There is a lack of structured curriculum and training on spasticity across various clinical disciplines; consequently, a highly varied approach in the treatment of spasticity is observed in different health systems. There is a lack of evidence to support this statement and one can argue that there is a lack of standardization in many disease treatments around the world, so how spasticity is any different? This rather, supports the idea that there is need of a framework to standardize the care of patients with disabling spasticity which can serve as a resource to develop institutionalized or local guidelines suitable to any health system; however, such an initiative needs to be taken at an international platform under the umbrella of academic or professional organizations. The need of standardized guidelines is explained below in the context of variations in spasticity management.

Lack of understanding of spasticity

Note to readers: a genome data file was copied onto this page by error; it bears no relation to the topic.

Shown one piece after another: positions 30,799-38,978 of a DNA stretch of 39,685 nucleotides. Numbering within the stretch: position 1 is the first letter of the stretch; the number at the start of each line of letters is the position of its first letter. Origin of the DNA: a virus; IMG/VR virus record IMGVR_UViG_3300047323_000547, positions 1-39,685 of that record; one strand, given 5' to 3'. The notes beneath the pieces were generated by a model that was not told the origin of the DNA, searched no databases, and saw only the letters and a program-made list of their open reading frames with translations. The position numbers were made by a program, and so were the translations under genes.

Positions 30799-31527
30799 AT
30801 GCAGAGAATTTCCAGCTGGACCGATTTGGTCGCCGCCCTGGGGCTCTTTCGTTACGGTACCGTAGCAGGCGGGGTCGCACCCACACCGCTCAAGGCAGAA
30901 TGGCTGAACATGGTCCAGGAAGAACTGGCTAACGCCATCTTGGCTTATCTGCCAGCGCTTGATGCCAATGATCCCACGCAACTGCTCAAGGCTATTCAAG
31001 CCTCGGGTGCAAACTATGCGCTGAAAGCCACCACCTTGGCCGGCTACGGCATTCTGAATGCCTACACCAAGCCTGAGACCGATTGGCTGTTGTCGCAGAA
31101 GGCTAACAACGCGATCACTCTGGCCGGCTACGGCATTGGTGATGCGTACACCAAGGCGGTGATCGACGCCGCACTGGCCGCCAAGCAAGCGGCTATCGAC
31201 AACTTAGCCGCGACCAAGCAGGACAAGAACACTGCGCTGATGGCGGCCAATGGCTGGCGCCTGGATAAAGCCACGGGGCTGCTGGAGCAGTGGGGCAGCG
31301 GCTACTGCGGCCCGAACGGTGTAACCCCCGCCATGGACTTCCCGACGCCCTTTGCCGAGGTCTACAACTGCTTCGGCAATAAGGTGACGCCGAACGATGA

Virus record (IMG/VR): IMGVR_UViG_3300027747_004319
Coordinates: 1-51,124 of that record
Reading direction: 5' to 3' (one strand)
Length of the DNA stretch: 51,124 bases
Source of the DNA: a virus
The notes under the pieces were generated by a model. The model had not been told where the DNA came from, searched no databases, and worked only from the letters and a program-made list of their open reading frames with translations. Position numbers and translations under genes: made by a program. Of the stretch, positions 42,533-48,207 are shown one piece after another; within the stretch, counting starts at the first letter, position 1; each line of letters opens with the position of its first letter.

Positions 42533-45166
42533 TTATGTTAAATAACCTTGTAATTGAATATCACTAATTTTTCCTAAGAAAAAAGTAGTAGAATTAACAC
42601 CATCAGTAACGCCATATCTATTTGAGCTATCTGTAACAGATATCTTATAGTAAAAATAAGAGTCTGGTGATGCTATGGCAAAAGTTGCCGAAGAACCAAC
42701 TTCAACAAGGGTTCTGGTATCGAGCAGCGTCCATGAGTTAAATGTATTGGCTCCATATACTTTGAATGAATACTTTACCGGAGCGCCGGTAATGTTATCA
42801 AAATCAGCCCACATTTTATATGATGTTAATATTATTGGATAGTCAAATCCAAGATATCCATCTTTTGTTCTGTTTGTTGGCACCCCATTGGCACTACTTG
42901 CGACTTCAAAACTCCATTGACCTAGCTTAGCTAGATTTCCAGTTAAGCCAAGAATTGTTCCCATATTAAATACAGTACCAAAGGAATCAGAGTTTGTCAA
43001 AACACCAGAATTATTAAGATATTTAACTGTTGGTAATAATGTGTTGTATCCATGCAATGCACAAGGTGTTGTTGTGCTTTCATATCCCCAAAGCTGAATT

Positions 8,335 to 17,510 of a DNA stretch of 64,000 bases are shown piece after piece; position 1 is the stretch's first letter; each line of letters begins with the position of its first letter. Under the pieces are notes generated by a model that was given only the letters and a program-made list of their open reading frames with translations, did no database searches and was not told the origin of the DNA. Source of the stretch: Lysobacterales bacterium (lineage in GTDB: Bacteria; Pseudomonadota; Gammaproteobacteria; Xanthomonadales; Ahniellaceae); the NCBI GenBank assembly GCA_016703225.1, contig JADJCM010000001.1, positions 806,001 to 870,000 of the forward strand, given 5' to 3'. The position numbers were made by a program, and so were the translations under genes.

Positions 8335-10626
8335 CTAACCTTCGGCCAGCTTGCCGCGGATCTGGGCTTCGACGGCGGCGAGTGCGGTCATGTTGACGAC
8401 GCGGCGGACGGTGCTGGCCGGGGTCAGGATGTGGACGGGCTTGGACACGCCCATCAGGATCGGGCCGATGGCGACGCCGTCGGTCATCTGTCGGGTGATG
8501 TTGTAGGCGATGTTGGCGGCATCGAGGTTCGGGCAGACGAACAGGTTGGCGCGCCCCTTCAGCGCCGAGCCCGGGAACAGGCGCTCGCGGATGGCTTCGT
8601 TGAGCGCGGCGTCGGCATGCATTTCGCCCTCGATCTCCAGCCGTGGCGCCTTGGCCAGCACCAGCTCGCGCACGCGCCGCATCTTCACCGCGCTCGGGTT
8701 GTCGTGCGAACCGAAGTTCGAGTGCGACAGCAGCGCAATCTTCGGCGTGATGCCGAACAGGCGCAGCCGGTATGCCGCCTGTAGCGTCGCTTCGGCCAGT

Spasticity is sometimes considered synonymous with hypertonicity, which leads to one of the major misconceptions in spasticity management. It is imperative for HCPs to understand that there are many different reasons for hypertonicity, and spasticity is possibly one of them. The differential diagnosis of spasticity is well elaborated in the literature; however, it can be confused with other common forms of hypertonicity such as spastic dystonia, rigidity, or contractures.[4],[5],[6],[20] Similarly, for patients and families, different types of hypertonicity are categorized under the umbrella term “stiffness.” This may be due to the reason that spasticity is a scientific concept that is difficult for a non-clinician to comprehend or even clinicians to explain it to the patients or the families, especially when spasticity is coupled with other forms of hypertonicity. It is even more challenging when the focus of patients and their families is not spasticity, rather the unrealistic expectation to have a normal movement restoration in situations when it is not possible. This is of critical importance when considering interventional or surgical treatments. It is important to acknowledge that the major influencers in spasticity management are the administrative stakeholders, indirectly yet profoundly. The payer systems, health authorities, social services, and managerial stakeholders across a hierarchy may not recognize the importance of care pathways involved in spasticity management resulting in a significant barrier to developing large projects or procurement of resources. One may assume that it would be easier for physicians in administrative positions to understand the impact of neurological impairments given their background in medicine, but it could entirely be the opposite. Given the fact that disability care is one of the least recognized subjects in undergraduate and postgraduate education in medicine; it remains underemphasized in healthcare.[21],[22],[23],[24]